A bell clanged loudly as he pushed the door and somewhere out back a dog started barking gruffly and ominously. The skeletal figure waved a thin hand and in a barely intelligible accent rattled, "If it's gas you want, go through and talk to Billy." A fly buzzed in Frank's ear and he slapped it away as he nodded, "Thanks."

In the back sat Billy and three friends grinning with menace. A rotting Plymouth Fury sitting up on bricks was visible in the back yard and a German Shepherd sat in its shade, tongue out panting. Frank thought of Paula sitting in the Pontiac holding the battery powered fan to her pretty face.

Suddenly Billy shrieked, "It's party time!" His pals stood up, chair legs scraping on the bare wood floor. Frank turned and saw his way back blocked by the muzzle of a 12-bore shot gun in the hands of the old boy. As his eyes darted frantically for another exit he heard Paula shouting. The shout became a siren winding up to full scream. Then silence.

"You fucking bastards! What have you done?" The gun barrel pushed closer and touched his temple. Frank screwed his eyes shut and a sharp metallic click rang out. When Frank opened them Paula was sitting in the passenger seat of the Pontiac lighting a cigarette and smiling. "Wake up hon', rest over. We need to drive on and get that gas now or we ain't never gonna make it to Huntsville!"

14 February 2006

Blue Test Rocket

Who in their right mind needs this? Well it's not about need it's about want. The nice man at the Yamaha Dealership tossed me the keys and said, "Go and enjoy yourself!" So I did...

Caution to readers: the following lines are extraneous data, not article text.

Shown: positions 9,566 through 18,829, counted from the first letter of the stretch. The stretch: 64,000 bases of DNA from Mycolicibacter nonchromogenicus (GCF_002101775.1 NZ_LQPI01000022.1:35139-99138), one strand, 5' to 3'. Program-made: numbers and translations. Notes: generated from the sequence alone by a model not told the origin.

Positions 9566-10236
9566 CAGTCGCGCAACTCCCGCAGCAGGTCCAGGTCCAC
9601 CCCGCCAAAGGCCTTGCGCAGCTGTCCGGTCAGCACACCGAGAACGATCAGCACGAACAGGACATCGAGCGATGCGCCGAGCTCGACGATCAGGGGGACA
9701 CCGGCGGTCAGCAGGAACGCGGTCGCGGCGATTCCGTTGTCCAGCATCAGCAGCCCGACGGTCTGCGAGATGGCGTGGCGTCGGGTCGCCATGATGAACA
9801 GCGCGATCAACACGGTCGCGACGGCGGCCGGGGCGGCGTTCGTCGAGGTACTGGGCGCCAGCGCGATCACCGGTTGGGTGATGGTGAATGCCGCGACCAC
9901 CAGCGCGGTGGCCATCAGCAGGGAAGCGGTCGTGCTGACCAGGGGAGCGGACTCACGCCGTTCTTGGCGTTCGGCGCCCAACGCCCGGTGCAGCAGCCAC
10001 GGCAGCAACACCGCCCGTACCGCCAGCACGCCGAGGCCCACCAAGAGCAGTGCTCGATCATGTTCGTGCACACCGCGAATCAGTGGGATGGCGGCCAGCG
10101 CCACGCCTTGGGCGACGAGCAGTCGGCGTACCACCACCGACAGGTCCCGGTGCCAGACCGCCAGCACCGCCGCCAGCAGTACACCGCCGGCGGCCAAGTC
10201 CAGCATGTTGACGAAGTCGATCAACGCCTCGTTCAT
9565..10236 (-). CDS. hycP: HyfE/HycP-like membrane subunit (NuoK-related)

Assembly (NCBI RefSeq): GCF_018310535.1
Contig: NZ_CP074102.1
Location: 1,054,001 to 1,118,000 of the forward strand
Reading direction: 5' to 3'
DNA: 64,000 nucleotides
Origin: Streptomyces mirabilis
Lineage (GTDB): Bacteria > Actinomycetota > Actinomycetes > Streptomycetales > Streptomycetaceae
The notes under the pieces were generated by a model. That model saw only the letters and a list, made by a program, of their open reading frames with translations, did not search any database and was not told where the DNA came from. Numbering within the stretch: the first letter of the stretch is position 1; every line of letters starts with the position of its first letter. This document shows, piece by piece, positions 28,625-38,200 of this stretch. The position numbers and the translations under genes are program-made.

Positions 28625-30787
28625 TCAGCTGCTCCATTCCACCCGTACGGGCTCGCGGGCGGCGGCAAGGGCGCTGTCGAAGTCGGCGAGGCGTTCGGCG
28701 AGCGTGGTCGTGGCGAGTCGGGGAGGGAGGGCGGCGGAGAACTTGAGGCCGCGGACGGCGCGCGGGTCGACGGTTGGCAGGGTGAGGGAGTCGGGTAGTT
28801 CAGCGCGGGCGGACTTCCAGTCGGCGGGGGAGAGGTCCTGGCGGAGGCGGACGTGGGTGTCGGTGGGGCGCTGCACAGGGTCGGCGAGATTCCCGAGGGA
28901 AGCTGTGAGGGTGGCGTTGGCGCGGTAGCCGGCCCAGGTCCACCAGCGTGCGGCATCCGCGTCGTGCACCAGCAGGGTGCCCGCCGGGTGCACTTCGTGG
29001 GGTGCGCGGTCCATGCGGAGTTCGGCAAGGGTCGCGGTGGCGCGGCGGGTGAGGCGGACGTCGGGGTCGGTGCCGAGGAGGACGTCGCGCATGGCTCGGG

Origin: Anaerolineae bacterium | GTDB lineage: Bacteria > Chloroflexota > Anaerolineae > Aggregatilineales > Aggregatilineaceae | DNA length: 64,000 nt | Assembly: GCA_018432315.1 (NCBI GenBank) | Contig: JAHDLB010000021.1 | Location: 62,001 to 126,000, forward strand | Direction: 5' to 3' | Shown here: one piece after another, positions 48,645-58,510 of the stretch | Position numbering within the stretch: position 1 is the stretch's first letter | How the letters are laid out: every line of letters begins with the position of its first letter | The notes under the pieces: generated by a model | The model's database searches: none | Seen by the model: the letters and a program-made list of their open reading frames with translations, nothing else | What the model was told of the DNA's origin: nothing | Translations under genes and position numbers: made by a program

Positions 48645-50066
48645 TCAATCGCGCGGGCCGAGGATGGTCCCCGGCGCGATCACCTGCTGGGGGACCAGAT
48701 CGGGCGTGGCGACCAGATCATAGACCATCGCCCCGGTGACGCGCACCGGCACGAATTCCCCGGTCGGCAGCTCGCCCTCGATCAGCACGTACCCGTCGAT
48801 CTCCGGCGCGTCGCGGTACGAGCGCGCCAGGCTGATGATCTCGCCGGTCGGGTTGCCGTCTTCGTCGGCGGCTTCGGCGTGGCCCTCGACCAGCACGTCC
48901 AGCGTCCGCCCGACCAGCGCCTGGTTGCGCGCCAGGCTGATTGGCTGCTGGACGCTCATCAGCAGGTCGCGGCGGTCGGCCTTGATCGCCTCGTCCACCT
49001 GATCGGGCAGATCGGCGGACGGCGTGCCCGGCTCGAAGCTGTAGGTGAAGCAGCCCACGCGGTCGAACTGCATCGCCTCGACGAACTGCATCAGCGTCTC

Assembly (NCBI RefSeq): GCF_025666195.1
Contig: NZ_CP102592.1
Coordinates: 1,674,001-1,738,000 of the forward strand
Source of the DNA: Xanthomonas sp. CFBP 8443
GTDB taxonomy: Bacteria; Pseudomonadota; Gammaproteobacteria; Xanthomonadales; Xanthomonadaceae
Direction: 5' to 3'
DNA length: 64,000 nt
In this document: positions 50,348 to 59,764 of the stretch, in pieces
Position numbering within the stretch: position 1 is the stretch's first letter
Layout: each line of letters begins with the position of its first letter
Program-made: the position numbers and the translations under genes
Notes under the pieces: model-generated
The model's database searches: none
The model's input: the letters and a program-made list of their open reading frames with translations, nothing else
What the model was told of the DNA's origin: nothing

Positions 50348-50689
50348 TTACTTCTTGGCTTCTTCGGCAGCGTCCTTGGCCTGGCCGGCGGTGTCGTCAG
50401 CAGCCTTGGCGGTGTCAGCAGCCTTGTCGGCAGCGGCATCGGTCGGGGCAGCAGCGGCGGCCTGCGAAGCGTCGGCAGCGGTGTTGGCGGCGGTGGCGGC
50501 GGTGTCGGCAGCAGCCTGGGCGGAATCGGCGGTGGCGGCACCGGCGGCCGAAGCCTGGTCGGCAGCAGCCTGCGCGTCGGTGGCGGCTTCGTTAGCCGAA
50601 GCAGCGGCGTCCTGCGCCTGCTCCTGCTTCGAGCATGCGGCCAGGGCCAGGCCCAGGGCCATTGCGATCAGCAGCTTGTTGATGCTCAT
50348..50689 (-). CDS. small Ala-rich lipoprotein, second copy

The Yamaha YZF R1 is a 1000cc Superbike of epic proportions, you need to experience 0-60mph in around three seconds to realise what it feels like - I can't describe it adequately. Not can I explain how keeping the throttle on and watching the needle sail past 100 in 5 seconds feels.

Suffice to say I enjoyed this afternoon. In truth the performance tests were completed on quiet empty roads, the rest of the ride I spent swinging through city centre streets marvelling at the sure-footed handling. Make no mistake this is a track capable bike with headlights yet it is demure, nimble and respectable if you want it to be. It won't let you down in polite company but one flick of the wrist unleashes a wild animal.

Watch for more pictures - I have placed an order...

12 February 2006

Tagged by JJ

Thanks for tagging me JJ but I can’t give you four of everything because I’d be fabricating two or three just to make up the numbers so I’m going to reveal how uninteresting I really am:

1. Bored banker